Robin Buhler, a fellow member of Vikings, asked for help from the club.  Her daughter, Haley, 7-years-old, is recovering from 14 months of chemotherapy for a brain tumor.  Robin is writing a memory book for her, but has many items that will not fit in the book format.   Robin is looking for someone from the Viking club she could pay to carve a special box (9x12x6) to hold Haley’s keepsakes.  If you are interested, contact Robin at:
Home phone:  651-578-1926 (4PM-8PM)
Home email:
Work phone:  952-946-8519 (7AM-3PM)
Work email:

We cut the meeting short and dashed through Show and Tell and the coffee break to provide our talented presenter with time to inspire.

Frank Brown is a professional sculptor and motivational speaker with a studio at 255 E. Kellogg in St. Paul.  Born with multiple birth defects, he is the youngest of ten children.  He grew up in the harsh realities of the Civil Rights movement in southern Illinois.  Brown learned sculpture at a young age, working first with wax Kool-aid bottles.  He ‘graduated’ to recycling wire hangers as support for clay sculptures, and now does primarily clay and porcelain or bronze pieces.  Brown’s work is ‘social commentary art’.  It imparts information and invokes a response from the viewer – not just art for art’s sake.  If you missed this evening, you missed another fine presentation.

Thanks, Jim Ayers, for providing us with another stellar program!


From the Carvers' Companion - Woodcarver Online Magazine
Loren Woodard, editor of Notes From the Net
January, 2000 Issue

        There have been a number of discussions concerning antiquing on the internet lately, so I thought that it might be appropriate to start this article with tips on different methods of antiquing. As usual, I urge you to test each of the methods thoroughly before trying them on your finished carvings.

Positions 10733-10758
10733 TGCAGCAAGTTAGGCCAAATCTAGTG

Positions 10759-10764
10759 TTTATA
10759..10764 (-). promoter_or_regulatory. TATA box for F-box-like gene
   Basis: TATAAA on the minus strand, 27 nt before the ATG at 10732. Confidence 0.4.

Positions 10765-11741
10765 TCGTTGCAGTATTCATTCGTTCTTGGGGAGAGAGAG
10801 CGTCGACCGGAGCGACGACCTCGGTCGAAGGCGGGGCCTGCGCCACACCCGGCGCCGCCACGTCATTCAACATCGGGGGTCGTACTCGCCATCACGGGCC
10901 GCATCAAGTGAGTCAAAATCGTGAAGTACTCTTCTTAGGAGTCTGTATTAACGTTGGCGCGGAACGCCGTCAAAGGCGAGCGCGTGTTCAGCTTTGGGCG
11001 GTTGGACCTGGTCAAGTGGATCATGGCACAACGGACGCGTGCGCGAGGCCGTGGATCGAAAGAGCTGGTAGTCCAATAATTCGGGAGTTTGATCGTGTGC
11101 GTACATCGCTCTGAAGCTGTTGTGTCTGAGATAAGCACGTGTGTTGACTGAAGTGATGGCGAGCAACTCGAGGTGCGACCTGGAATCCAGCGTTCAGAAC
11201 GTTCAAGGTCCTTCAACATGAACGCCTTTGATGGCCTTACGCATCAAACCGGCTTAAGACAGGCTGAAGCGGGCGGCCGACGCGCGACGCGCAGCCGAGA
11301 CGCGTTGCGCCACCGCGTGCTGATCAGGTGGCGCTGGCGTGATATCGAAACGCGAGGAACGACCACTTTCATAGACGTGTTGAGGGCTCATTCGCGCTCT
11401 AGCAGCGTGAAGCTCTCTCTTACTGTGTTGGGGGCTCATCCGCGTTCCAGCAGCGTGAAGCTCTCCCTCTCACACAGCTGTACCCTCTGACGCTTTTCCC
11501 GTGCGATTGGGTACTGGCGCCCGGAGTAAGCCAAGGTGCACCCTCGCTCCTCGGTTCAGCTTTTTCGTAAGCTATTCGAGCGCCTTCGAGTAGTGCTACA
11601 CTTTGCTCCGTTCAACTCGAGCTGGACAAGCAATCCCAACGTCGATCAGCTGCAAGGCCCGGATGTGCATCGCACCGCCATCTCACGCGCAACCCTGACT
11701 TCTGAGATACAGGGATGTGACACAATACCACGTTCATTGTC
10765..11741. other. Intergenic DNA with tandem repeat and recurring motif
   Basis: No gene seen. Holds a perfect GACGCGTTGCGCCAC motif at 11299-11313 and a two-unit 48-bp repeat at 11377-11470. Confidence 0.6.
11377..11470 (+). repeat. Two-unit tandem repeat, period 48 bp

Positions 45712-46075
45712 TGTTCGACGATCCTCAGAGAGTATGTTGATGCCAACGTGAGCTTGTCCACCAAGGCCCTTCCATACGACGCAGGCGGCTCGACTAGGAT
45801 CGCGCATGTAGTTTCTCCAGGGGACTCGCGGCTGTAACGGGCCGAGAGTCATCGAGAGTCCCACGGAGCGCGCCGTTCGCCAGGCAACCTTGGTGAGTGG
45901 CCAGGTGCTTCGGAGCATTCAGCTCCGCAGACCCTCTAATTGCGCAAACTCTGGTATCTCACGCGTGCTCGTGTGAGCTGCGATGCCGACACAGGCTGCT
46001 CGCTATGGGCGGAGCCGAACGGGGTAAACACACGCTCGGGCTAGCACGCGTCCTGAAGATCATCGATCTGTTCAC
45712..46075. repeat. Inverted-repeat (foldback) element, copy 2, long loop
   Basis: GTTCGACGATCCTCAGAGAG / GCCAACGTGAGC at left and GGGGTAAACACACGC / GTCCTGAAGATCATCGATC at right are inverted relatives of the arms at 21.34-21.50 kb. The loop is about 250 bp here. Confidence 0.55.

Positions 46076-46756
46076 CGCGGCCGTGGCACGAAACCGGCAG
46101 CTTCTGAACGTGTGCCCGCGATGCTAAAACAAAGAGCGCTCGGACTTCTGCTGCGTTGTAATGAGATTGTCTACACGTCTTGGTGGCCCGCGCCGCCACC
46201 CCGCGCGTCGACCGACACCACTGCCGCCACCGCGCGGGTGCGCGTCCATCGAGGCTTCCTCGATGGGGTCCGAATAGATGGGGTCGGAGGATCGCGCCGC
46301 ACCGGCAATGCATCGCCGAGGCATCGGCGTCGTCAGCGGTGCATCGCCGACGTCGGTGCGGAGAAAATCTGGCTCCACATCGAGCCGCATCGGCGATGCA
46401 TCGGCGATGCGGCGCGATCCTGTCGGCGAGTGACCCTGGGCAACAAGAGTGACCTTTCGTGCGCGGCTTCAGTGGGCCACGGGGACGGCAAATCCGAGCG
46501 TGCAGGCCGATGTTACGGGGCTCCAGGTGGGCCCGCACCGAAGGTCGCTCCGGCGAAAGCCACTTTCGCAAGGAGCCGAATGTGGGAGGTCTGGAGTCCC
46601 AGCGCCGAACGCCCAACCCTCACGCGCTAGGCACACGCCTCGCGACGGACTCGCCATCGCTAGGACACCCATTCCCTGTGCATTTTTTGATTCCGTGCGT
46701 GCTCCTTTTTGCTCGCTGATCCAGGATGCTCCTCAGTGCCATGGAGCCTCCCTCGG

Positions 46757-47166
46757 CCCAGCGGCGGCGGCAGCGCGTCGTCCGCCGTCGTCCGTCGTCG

Sharon stated that she usually antiques with a mixture of oil paint and linseed oil, or a product called Scotty's Patina. She tints her oil with a dab of burnt umber and sometimes adds some burnt or raw sienna to change the color slightly. This is the same method that I use most often when I antique. I would caution you to use very little of the oil paint. I would start out with about a 1" ribbon of oil paint to a quart of Linseed oil and adjust the color from there, testing it on a piece of painted wood. I use an old blender that I purchased at a garage sale to mix my antiquing solution. Works great and costs about $2.00 to $3.00 if I remember correctly.
        Dave Lavoie indicated that the way he learned was to first put acrylic or latex paint on and then spray with a clear finish. He gets his clear finish at Wal-Mart for $.95 a can. He then uses a light wood stain to cover all parts that you want stained and wipes it off immediately to the shade he wants. Then he sprays the whole carving with a matte finish and when it is dry he sprays the cheeks and nose with a gloss finish. Now I don't know if this was the same method that Dave used on his large Santa relief that he had at the North Arkansas Woodcarvers show in Mountain Home, Arkansas this year but that carving was absolutely beautiful.